Excellent examples. Take 1 crap rifle and mate it with well trained, motivated infantry and you get a Co-prosperity Sphere. Take a similar crap rifle and mate it with inadequate motivation and poor fighting skills and you get invaded, surrender, invaded again.
 
#26
Goldbricker has already referred to it, why no Mauser K98 on the list? Don’t you rate it?
Why should you rate it? The Germans didn't.

It's perfectly capable, but the sights are "ok for 1900 (despite being adopted in 1936)", accuracy is OK for a conscript boom stick, it's not particularly fast, it's not particularly cheap, get a sticky case and you'll be beating it open with a block of wood, and with the ammo they issued in WW2 it's a bit of a mule.
 
#27
Why the mauser 43 ? What makes it different from the standard K98?
Moah Handguard! Which is much better.

But then a sticky-out bolt handle. Which is crapper. Much crapper. Mucho crappo / Über scheiß.
 

ugly

LE
Moderator
#28
Why the mauser 43 ? What makes it different from the standard K98?
43, the Spanish one, less fiddly version of the Mauser in a shorter rifle. The Mauser design was well out of date by 1939, the Germans needed rifles otherwise they probably would have not bothered with all of the captured mauser style rifles in the occupied countries. If you have to have a Mauser I'd opt for a Spanish or Swedish one.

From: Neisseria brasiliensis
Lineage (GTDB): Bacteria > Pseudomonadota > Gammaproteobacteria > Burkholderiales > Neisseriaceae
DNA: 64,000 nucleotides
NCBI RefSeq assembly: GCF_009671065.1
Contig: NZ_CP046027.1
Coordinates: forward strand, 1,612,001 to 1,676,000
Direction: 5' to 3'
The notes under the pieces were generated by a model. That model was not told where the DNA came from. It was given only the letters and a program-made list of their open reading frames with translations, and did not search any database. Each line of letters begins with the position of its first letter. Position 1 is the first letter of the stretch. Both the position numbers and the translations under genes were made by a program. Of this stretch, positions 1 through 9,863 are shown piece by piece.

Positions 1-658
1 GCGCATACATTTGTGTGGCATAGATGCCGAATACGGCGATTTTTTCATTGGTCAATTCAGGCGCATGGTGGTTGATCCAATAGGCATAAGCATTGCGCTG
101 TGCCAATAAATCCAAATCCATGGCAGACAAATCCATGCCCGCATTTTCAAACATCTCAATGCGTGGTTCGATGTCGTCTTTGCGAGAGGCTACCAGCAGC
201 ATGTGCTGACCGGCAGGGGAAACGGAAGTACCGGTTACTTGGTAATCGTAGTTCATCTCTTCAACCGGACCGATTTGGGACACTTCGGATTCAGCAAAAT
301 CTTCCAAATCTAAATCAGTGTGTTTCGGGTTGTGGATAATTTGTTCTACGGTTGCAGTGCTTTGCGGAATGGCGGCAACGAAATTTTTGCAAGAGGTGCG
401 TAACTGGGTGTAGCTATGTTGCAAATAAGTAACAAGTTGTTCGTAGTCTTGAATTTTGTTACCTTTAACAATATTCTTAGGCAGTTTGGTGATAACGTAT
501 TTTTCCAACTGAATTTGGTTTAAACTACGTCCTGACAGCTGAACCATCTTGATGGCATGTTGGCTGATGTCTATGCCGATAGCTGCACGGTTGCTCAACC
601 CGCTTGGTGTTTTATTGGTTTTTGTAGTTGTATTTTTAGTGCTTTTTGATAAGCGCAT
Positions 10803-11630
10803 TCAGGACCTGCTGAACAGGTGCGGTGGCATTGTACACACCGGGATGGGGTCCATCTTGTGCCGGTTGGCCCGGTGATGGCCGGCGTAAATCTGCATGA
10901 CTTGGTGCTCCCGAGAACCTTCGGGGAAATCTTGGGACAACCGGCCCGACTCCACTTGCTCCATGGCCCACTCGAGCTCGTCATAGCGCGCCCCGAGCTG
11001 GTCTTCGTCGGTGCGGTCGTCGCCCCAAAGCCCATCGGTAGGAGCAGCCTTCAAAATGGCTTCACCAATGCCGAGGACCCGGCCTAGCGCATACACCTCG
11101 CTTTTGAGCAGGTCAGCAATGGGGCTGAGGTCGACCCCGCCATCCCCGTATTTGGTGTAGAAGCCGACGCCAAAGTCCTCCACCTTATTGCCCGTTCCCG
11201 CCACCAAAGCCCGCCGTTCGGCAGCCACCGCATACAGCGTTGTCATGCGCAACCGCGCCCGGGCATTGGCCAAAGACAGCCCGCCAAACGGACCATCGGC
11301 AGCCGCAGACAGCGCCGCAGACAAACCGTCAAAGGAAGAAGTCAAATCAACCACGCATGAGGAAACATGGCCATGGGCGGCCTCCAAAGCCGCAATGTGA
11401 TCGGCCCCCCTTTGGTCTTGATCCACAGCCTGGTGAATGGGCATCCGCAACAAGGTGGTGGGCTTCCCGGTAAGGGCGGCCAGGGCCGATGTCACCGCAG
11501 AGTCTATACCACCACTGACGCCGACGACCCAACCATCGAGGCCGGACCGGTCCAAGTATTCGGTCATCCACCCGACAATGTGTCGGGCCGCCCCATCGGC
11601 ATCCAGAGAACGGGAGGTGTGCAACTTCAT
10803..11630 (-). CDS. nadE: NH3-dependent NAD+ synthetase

#29
Saw a Spanish Mauser made at the La Coruna arsenal, dated 1957. The bore was drilled off centre and the owner said that firing a string walked the rounds across the target as the barrel heated up. OK if you didn't need to fire more than three rounds.
 
#30
43, the Spanish one, less fiddly version of the Mauser in a shorter rifle. The Mauser design was well out of date by 1939, the Germans needed rifles otherwise they probably would have not bothered with all of the captured mauser style rifles in the occupied countries. If you have to have a Mauser I'd opt for a Spanish or Swedish one.
The ONLY military Mauser rifle that's any good by the outbreak of WW2 is the Swedish M38. The sights are OK, it's a short rifle, and has a turned-down bolt handle.


But it still has open sights :p
 
#31